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After a very successful first photobook, Josh Aronson has released Tropicana, two, a second part that includes more exclusive images than the previous one, and that is also highly influenced by the current political climate. “I like to say the second edition was a mix of my response to demand and my desire to engage in activism for Black Lives Matter,” the Miami-born, New York-based photographer says. Just before selling out – if you don’t have your copy, hurry up! – we talk with him to know more about his new, colourful photobook.

Lack of representation often calls for the creation of authenticity and diversity. The artist and photographer did exactly this in his Tropicana project. Aronson, who was raised in Miami, didn’t see the authentic essence of his hometown represented in the way that he knew to be his reality – Florida often having been commoditized and misrepresented to fit an ideal of a holiday vacation. As he himself puts it, Tropicana “breaks away from the sensationalized narratives” and shows what he knows to be true: “My work responds directly to that Florida we were raised knowing. Participating in this narrative, and making Florida my life’s work, means adding my gentle, queer, colorful, and intimate angle to the archive of Florida imagery.”

In Tropicana, two, Aronson contributes to this imagery through striking, colorful portraits of the state’s youth – among them, a collective of artists, activists and local talent – to showcase the rich social diversity he grew up surrounded by. When gazing through the photos, one can feel a sense of blissfulness and euphoria embedded in the vibrance of the pictures and colors. “My work is a celebration of the joy and intimacy so tightly bound to the lives of young people growing up in Florida. There’s a reason why my pictures are colorful, expressive and in motion.”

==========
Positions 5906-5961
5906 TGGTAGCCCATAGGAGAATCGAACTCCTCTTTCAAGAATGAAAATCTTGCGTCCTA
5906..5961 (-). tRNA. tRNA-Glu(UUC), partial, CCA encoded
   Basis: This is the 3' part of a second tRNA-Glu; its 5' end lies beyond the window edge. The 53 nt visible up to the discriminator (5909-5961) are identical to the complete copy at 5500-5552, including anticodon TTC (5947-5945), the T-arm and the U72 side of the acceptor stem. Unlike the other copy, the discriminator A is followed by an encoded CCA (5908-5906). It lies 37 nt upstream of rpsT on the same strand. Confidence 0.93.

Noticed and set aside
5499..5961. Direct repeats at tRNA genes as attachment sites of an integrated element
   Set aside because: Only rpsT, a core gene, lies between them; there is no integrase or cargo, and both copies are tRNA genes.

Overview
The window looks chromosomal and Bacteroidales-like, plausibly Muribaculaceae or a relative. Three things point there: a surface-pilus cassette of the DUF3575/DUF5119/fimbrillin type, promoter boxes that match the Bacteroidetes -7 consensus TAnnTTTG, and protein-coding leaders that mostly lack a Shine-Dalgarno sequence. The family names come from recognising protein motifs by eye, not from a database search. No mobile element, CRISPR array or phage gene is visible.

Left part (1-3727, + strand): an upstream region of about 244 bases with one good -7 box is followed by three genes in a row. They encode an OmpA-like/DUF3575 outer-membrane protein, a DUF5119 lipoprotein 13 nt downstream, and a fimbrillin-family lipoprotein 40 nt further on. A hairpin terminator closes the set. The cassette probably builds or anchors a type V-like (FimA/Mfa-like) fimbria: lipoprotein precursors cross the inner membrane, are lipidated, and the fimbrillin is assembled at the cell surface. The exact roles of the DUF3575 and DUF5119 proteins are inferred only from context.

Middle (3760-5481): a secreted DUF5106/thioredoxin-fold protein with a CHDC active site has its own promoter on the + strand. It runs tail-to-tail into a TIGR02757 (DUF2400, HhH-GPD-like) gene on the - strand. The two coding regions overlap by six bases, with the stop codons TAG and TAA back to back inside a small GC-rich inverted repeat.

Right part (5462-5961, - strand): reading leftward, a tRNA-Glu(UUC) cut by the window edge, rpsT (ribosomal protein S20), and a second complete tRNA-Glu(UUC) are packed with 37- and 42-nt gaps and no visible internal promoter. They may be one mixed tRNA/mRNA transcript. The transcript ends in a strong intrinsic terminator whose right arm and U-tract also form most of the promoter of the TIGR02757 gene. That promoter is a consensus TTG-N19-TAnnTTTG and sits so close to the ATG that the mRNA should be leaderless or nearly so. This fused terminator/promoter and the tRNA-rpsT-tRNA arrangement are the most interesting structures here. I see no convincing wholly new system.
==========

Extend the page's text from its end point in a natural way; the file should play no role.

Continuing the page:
But such joyful book has also been inspired by the Black Lives Matter protests that sprung across the US this past month and a half, like a sort of answer to all the negative feelings and news going on around. “I had been protesting in New York, and I recognized that not everyone could do that. I thought that if there was a way to contribute while giving more people an opportunity to see my book, well, then why not juxtapose the two and create something special?”

The success of the first book ultimately came as shock to the photographer. Aronson expresses his initial surprise by acknowledging that he had never published a book before, and on top of that, we were in the middle of a global pandemic: “I was amazed by how passionately people showed out in spite of everything going on. When Tropicana came out, I had to put away my phone because so many of my friends were calling and texting me in my confusion”.

The work of a photographer – or of any other artist, for that matter – is important in the terms of creating a source of documentation of the present times, and so, projects like Tropicana will become markers in history making an impact on the new generations. Aronson is the voice behind the camera giving another powerful platform to the open-minded, diverse youth culture he grew up in. The photographer’s mission to capture honesty and authenticity is the foundation of prolific, meaningful work. He has successfully cultivated a body of work of inclusiveness and playfulness, and credits it all to his subject matter. “I’m indebted to the artists, activists and friends I made growing up here.”

Nicole Otalvaro

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